Imperialism in South Africa
The Project Gutenberg eBook, Imperialism in South Africa, by J. EwingRitchieThis eBook is for the use of anyone anywhere in the United States and mostother parts of the world at no cost and with almost no restrictions whatsoever. You may copy it, give it away or re-use it under the terms ofthe Project Gutenberg License included with this eBook or online at www.gutenberg.org. If you are not located in the United States, you'll haveto check the laws of the country where you are located before using this ebook.Title: Imperialism in South AfricaAuthor: J. Ewing RitchieRelease Date: October 17, 2018 [eBook #58121]Language: EnglishCharacter set encoding: ISO-646-US (US-ASCII)***START OF THE PROJECT GUTENBERG EBOOK IMPERIALISM IN SOUTH AFRICA***
Transcribed from the 1879 James Clarke & Co. edition byDavid Price, email [email protected]
J. EWING RITCHIE.
JAMES CLARKE & CO., 13 & 14, FLEET STREET.
ANNEXATION OF THE TRANSVAAL.
It is vain to dispute the fact thatthose Puritan Fathers—who, upon one occasion, held ameeting, and resolved first that the earth was the Lord’s,and the fulness thereof; secondly, that it was the heritage ofthe saints; and that thirdly, they were the saints, and were,therefore, justified in depriving the natives of their grounds,and in taking possession of them themselves—had a fullshare of that English faculty of appropriation which has madeEngland the mistress of the seas, and for a while, almost, theruler of the world; and, as Englishmen, we cannot say that on thewhole that wholesale system, which has planted the British flagin every quarter of the globe, has been disastrous to thecommunities ruled over, or dishonourable to the nationitself. In some cases undoubtedly we have acted unjustly;in some cases the lives and happiness of millions have beenplaced in incompetent hands; in some cases we have had selfishrulers and incapable officers; but India and Canada and the WestIndian Islands and Australia and New Zealand are the better forour rule. An Englishman may well be proud of what hiscountrymen have done, and it becomes us to review the past in nonarrow, carping, and censorious spirit. We have spent moneyby millions, but then we are rich, and the expenditure has notbeen an unproductive one. We have sacrificed valuablelives, but the men who have fallen have been embalmed in thenation’s memory, and the story of their heroism will mouldthe character and fire the ambition and arouse the sympathies ofour children’s children, as they did those of our fathersin days gone by; and yet there is a danger lest we undertakeresponsibilities beyond our means, and find ourselves engaged incontests utterly needless in the circumstances of the case, andcertain to result in a vain effusion of blood and expenditure ofmoney. As far as South Africa is concerned, this isemphatically the case. Originally the Cape Settlement wasbut a fort for the p.6the coast. The country is subject to drought, andseems chiefly to be inhabited by diamond diggers, ostrichfarmers, and wool growers. Its great agricultural resourcesare undeveloped, because labour is dear, and all carriage to thecoast is expensive. The English never stop in the colonies,but return to England as soon as they have made a fortune. Living is quite as dear as in England, and in many partsdearer. In the Cape Colony, the chief amusements of allclasses are riding, driving, shooting, and billiards. Inthe interior there are fine views to be seen, and in somequarters an abundance of game. The thunderstorms arefrightful, the rivers, dry in summer, are torrents inwinter. The droughts, the snakes, the red soil dust, andthe Kaffirs, are a perpetual nuisance to all decent people. “Although South Africa is a rising colony,” writesSir Arthur Cunynghame, “I hardly think it offers to theemigrant the chances which he would obtain in Australia or NewZealand. South Africa is not a very rich country. Labour is hard to obtain, and it will be years before irrigationcan be carried on a sufficient scale to make agriculture abrilliant Success. Nevertheless, land is so abundant thatthe energetic colonist is sure, at least, to make a living, andprovided he does not drink, has a good chance of becoming a richman.” A great deal of money is made by ostrichfarming and sheep grazing, but they are occupations which requirecapital. As to cereals, it pays better to buy them than togrow them. A cabbage appears to be a costly luxury, and theprice of butter is almost prohibitive. “SouthAfrica,” wrote a Saturday Reviewer recently,“is the paradise of hunters, and the purgatory ofcolonists.” The remark is not exactly true, but forall practical purposes it may be accepted as the truth. Ifthis be so, how is it, then, it may be asked, we English havebeen so anxious to get possession of the country? Theanswer is, We hold the Cape of Good Hope to be desirable as aport of call and harbour of refuge on our way to India; but theopening of the Suez Canal has changed all that, and the reasonfor which we took it from the Dutch in 1806 does not existnow. Whether the country has ever made a penny by the Caperemains to be proved.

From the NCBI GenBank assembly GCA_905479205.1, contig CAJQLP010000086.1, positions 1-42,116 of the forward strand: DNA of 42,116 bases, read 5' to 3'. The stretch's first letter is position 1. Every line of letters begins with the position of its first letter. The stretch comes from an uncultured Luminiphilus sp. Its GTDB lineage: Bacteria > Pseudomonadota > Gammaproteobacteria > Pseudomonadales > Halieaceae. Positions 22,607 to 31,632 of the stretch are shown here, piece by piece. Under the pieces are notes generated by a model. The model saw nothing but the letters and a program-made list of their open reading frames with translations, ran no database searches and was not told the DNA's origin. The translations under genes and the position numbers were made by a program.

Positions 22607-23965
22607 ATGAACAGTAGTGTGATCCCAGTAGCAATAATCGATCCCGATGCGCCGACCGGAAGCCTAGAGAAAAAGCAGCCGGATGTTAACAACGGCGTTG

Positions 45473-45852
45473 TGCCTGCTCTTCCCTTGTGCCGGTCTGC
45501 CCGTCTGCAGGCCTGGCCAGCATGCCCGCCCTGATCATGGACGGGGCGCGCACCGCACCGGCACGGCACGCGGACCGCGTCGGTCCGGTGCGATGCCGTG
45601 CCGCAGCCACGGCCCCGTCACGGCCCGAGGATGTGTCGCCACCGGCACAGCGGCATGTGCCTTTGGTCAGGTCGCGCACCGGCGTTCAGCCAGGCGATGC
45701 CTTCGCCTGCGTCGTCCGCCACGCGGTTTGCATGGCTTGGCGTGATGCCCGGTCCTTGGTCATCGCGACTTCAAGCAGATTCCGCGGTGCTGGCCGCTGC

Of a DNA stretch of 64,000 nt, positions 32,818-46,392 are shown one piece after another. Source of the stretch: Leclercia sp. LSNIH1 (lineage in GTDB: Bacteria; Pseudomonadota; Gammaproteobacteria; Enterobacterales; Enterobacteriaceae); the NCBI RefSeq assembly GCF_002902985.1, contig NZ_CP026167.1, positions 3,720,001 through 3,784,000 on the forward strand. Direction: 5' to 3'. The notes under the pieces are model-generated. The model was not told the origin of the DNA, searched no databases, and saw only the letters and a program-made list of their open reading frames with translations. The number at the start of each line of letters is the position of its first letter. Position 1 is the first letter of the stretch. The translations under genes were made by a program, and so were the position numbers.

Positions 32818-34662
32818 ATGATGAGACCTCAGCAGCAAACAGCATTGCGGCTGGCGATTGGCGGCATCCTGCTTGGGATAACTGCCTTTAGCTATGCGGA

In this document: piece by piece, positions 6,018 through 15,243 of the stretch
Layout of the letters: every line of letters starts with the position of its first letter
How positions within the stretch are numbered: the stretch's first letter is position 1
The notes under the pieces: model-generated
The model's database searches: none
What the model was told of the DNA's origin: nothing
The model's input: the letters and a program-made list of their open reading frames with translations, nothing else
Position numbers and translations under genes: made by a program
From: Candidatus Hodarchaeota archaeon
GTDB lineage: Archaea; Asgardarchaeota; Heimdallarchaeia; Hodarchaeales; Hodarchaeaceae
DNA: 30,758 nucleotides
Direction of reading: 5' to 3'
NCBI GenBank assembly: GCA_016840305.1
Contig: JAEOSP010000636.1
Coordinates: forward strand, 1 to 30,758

In taking possession of the Cape of Good Hope, we found therea people whom we have annexed against their will, and of whom wehave made bitter enemies. These were the original Dutchsettlers, or Boers, a primitive, pastoral people, with a gooddeal of the piety of the Pilgrim Fathers, and who set to work toexterminate the pagans much after the fashion of the Jews, ofwhom we read in the Old Testament. Their plan of gettingrid of the native difficulty was a very effective one. Theyeither made the native a slave, or they drove him away. Mr.Thomas Pringle, one of our earliest colonists, says, “Theirdemeanour towards us, whom they
“The Transvaal,” wrote one who knew South Africawell—the late Mr. Thomas Baines—“will yetcommand the admiration of the world for the perseverance, theprimitive manliness and hardihood of its pioneers.” As a proof of advancing prosperity, when he was there in 1860 itsone-pound notes had risen in value till four were taken for asovereign, and several hundred pounds’ worth